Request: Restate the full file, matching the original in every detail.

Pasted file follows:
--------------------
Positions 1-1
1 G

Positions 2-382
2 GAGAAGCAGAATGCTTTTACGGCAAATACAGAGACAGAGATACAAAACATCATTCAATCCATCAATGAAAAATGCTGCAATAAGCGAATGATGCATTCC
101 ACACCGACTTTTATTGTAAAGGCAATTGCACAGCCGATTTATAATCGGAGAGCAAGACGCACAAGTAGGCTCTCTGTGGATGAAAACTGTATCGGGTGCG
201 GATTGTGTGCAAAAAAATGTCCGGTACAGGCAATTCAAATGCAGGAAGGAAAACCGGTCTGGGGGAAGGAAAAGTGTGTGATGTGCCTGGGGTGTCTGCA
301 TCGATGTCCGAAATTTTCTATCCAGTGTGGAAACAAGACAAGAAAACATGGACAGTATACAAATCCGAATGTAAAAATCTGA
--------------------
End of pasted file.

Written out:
Positions 1-1
1 G

Positions 2-382
2 GAGAAGCAGAATGCTTTTACGGCAAATACAGAGACAGAGATACAAAACATCATTCAATCCATCAATGAAAAATGCTGCAATAAGCGAATGATGCATTCC
101 ACACCGACTTTTATTGTAAAGGCAATTGCACAGCCGATTTATAATCGGAGAGCAAGACGCACAAGTAGGCTCTCTGTGGATGAAAACTGTATCGGGTGCG
201 GATTGTGTGCAAAAAAATGTCCGGTACAGGCAATTCAAATGCAGGAAGGAAAACCGGTCTGGGGGAAGGAAAAGTGTGTGATGTGCCTGGGGTGTCTGCA
301 TCGATGTCCGAAATTTTCTATCCAGTGTGGAAACAAGACAAGAAAACATGGACAGTATACAAATCCGAATGTAAAAATCTGA